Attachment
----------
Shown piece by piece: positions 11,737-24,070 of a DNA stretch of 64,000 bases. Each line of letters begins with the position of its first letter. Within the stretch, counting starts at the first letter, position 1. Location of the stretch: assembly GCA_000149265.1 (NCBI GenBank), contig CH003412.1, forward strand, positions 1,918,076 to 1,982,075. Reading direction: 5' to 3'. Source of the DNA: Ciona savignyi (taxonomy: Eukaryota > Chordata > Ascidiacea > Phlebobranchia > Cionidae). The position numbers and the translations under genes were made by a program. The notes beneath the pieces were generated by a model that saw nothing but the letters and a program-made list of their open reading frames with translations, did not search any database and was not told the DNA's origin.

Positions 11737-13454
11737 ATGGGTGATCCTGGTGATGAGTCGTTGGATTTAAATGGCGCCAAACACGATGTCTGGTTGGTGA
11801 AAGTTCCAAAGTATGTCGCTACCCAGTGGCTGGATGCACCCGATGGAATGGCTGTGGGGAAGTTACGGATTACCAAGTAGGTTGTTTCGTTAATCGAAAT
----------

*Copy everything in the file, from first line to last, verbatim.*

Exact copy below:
Shown piece by piece: positions 11,737-24,070 of a DNA stretch of 64,000 bases. Each line of letters begins with the position of its first letter. Within the stretch, counting starts at the first letter, position 1. Location of the stretch: assembly GCA_000149265.1 (NCBI GenBank), contig CH003412.1, forward strand, positions 1,918,076 to 1,982,075. Reading direction: 5' to 3'. Source of the DNA: Ciona savignyi (taxonomy: Eukaryota > Chordata > Ascidiacea > Phlebobranchia > Cionidae). The position numbers and the translations under genes were made by a program. The notes beneath the pieces were generated by a model that saw nothing but the letters and a program-made list of their open reading frames with translations, did not search any database and was not told the DNA's origin.

Positions 11737-13454
11737 ATGGGTGATCCTGGTGATGAGTCGTTGGATTTAAATGGCGCCAAACACGATGTCTGGTTGGTGA
11801 AAGTTCCAAAGTATGTCGCTACCCAGTGGCTGGATGCACCCGATGGAATGGCTGTGGGGAAGTTACGGATTACCAAGTAGGTTGTTTCGTTAATCGAAAT